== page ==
If public schools were to suddenly shut down I know what I'd do.
First I'd do a happy dance!
(after a meltdown wondering if I was up to the change!)
My children are not excited about learning at all. They have no idea how many children in the world would thrive given half the chance at an education that they have. But that doesn't mean that they aren't capable of learning. They are wise and know that an education is NOT what they're getting. I don't believe that anyone is really to blame. It's just that the system I grew up in didn't work for me. Why would it be any different for them?
So Step #1 would be: STOP
Step #2 would be to pull out my 4 generation chart, a worksheet with 15 families of their ancestors. Maybe I'd have one of my kids close their eyes and point their finger on a spot. A family. We'd start there. Where they live. At that point and time in history.
I would love to know if anyone else sees the possibilities for an education based on family history?
Do you get excited as I get when I find myself learning about a time or event in history that I'm certain I was exposed to in school, but now feels easier to understand because I can see one or more of my ancestors living during that time? Do you find yourself reading a farm census of one of your relatives from the 1800's and get a clearer picture of what it meant to eke out a living as a farmer? Or what the cost of living or the lifestyle was? Or wondering about tractors and plows and other inventions and the inventors of that era? I do.
When I want to write a story about an ancestor I have to immerse myself in their life, not just the facts from census, marriage, birth, death and other available documents. I always end up asking a whole host of questions that lead me to be more educated about the time they lived in than I ever would have been unless I had a certain penchant for studying the history of their day.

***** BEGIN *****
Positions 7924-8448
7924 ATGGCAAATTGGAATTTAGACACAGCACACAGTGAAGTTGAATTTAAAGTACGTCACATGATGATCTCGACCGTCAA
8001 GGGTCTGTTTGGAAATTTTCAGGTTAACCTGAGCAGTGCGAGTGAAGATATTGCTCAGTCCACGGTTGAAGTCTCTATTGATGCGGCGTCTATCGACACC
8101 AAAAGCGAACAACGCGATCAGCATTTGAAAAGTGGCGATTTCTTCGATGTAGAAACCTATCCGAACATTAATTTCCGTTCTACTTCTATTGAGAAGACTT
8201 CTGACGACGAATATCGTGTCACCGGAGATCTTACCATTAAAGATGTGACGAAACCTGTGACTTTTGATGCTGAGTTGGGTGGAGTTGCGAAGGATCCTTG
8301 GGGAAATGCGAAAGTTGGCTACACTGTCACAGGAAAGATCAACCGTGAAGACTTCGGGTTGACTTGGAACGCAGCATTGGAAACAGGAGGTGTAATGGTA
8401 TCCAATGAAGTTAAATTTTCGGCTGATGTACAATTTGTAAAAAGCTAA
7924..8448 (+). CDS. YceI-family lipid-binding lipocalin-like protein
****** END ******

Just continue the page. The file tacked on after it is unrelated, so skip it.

Let me show you what I mean!
To make a very long story short here's a list of the topics I studied while putting together the story A Driven Man: Nature or Nurture :
- The Great Potato Famine 1850's / Ireland
- New York City 1850's
- Ellis Island
- Who were the steerage passengers of a ship. Why is it called "steerage"?
- Transportation in the US in the 1850's-60's
- Communication in the mid 1800's
- Telephone / switchboards / operators
- Logging in the Upper Midwest in the late 1800's
- Early railroad systems in Colorado
- Farming in Wisconsin 1860's
- Manifest Destiny
- Allopathic medicine
- Steam ponies
- Sol Duc Hot Springs
- American Savings Bank. Seattle / Bank director/ Stockholder
- Ferry service in Puget Sound
Believe me. The list goes on and on.
I have learned and retained more interesting things than I did in all 12 years of public school. The information was there. The teachers were qualified I think. But I was not engaged in learning. There was no time.
My mother kept a 5th grade report card of mine where I wrote,"This was the best year. I wish I could always learn this way." I remember that year vividly. We studied Eskimos, Indians, and baboons all year. We built huge dioramas, watched movies, read books, and worked as teams and sometimes alone.
There was time to let ideas simmer and percolate.
So why would I choose an education with family history as a foundation? Because it touches every part of life as we know it.
- The Arts
- Science / Technology
- Careers /Skills
- Math ( I ask, "What math skills did that trade require?" etc.)
I don't want to spend my life gathering facts and skills. I want to find out what makes me insanely happy so that I wake up every day to bliss. Exposure to the real world through family history, albeit dead and gone, connects me to the world I live in . There are new questions to be answered, and new ideas and problems to address. I will have received a foundation of the history of real people. I will have watched them find their own answers and form their own ideas. It will be a strong foundation. One that I can build on.
By finding them I will find myself.
- What type of education would you be drawn to if public school wasn't available?